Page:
It took Massachusetts lawmakers eight months to rewrite the voter-approved marijuana legalization law.
That was the easy part.
Governor Charlie Baker is set to sign the recreational pot measure on Friday, setting in motion a high-stakes, 11-month sprint to license retail marijuana establishments by next summer and regulate what’s expected to become a billion-dollar-a-year industry.
But the pitfalls — legal, ethical, political, known, and unforeseen — are many.
Over-regulation and delay could thwart the will of the 1.8 million voters who put legalization on the books. That could mean supply shortages, skyrocketing prices, and a failure to kill the thriving black market for cannabis.
Under-regulation and moving too quickly could lead to consumers getting sick and pot shop workers getting hurt. Criminals could gain a foothold in the legal industry, plowing ill-gotten cash into legal shops.
And under-regulation could prompt a crackdown by federal officials, because marijuana remains illegal under federal law. That’s one of the reasons why it’s best to err initially on the side of being extra strict, said Rick Garza, director of the Liquor and Cannabis Board in Washington state, where voters legalized marijuana in 2012.
Another reason for the stricter-is-better approach: “If you start too loose, you’re going to have a hell of a time trying to get the industry to go back and to create more constricted regulations,” Garza warned.
Massachusetts voters approved medical marijuana in November 2012, but the state bungled the oversight, delaying implementation. The first medical dispensary did not open until 960 days later, in June 2015.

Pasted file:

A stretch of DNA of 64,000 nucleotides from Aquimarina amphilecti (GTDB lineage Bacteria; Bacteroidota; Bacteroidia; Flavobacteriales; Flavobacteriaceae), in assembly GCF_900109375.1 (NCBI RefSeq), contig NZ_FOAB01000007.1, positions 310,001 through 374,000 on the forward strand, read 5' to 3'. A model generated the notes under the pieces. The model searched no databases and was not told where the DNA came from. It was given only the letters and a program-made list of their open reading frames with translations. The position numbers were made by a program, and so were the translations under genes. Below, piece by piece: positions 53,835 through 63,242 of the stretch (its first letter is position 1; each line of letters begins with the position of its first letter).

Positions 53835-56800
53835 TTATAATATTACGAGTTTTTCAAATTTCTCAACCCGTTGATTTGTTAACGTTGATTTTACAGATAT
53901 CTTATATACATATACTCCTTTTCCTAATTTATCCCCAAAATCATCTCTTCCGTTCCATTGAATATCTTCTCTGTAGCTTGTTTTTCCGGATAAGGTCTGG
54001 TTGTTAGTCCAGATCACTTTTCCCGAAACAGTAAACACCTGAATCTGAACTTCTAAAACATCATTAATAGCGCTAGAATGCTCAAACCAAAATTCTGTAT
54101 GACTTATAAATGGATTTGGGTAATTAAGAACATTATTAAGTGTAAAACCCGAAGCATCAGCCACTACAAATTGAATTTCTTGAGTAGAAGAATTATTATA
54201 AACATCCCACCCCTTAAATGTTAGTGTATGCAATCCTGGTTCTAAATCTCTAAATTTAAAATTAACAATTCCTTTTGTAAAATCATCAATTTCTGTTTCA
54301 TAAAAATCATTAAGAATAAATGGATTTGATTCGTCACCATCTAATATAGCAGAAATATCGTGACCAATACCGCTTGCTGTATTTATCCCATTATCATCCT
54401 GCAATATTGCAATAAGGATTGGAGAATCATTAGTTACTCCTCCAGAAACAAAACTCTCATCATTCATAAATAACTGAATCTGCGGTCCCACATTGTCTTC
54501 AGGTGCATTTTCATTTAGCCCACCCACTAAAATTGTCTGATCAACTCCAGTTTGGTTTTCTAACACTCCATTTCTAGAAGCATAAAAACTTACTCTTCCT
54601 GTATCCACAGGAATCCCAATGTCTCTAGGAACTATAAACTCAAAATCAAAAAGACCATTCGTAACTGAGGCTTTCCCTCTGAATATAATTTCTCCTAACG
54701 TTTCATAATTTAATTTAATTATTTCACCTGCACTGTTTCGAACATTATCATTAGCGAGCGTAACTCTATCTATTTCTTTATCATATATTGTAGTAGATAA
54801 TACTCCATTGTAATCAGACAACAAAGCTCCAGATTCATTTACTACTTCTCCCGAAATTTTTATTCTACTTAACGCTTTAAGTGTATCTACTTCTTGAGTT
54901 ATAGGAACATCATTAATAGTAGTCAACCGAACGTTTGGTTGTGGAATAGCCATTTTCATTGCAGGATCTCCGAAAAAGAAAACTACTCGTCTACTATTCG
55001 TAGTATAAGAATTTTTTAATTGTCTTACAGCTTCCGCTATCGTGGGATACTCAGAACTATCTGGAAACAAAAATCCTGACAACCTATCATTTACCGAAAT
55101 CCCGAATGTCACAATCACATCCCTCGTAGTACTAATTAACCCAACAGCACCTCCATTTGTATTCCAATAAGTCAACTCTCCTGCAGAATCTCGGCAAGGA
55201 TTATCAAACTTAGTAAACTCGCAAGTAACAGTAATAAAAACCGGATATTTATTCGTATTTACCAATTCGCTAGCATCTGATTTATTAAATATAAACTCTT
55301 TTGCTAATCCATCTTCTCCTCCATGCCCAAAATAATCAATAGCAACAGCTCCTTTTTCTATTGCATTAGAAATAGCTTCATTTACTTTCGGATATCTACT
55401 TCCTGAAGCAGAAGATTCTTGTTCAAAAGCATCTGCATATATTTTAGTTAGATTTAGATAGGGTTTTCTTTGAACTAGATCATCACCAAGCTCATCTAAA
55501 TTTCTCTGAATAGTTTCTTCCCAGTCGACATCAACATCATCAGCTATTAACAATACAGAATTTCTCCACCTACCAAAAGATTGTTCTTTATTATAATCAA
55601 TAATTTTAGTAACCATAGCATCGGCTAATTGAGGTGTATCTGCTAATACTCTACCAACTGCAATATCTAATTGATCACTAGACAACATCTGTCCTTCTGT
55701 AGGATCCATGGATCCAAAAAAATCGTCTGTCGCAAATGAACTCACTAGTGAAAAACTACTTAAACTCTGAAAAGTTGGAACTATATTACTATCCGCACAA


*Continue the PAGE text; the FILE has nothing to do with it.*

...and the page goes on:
Legislators who rewrote the 2016 voter-passed law that legalized recreational use promise that things will work out better this time.
“We certainly learned our lesson from the horrible rollout of the medical program,” said Representative Mark J. Cusack, House chairman of the Legislature’s marijuana committee.
“Our charge was to avoid those pitfalls and mistakes, and make sure we set up a program that would work from day one and get recreational adult-use marijuana off the ground.”
But the rollout will push up against a Massachusetts tradition of bureaucratic entropy.
“The government doesn’t have a very good record of starting agencies from scratch,” said Gregory W. Sullivan, the state’s former inspector general and now a top official at the Pioneer Institute think tank.
The Massachusetts language expected to be signed into law this week includes deadlines that begin almost instantly.
The governor, attorney general, and treasurer must appoint five people each to an unpaid cannabis advisory board no later than Tuesday, Aug. 1.
Then, by Sept. 1, they must choose five people to run another, much more powerful board — the newly created Cannabis Control Commission.
It will oversee the entire recreational marijuana market, with instructions to launch it by next summer while protecting public health and safety.
(Eventually, the commission will also oversee medical marijuana.)
Offering an annual salary of $160,000 for the chair and no more than $120,000 for the four other commissioners, the governor, attorney general, and treasurer will look to woo candidates from the corporate, law enforcement, and public health worlds.
Qualified candidates who are interested in the full five-year term of the job may be few.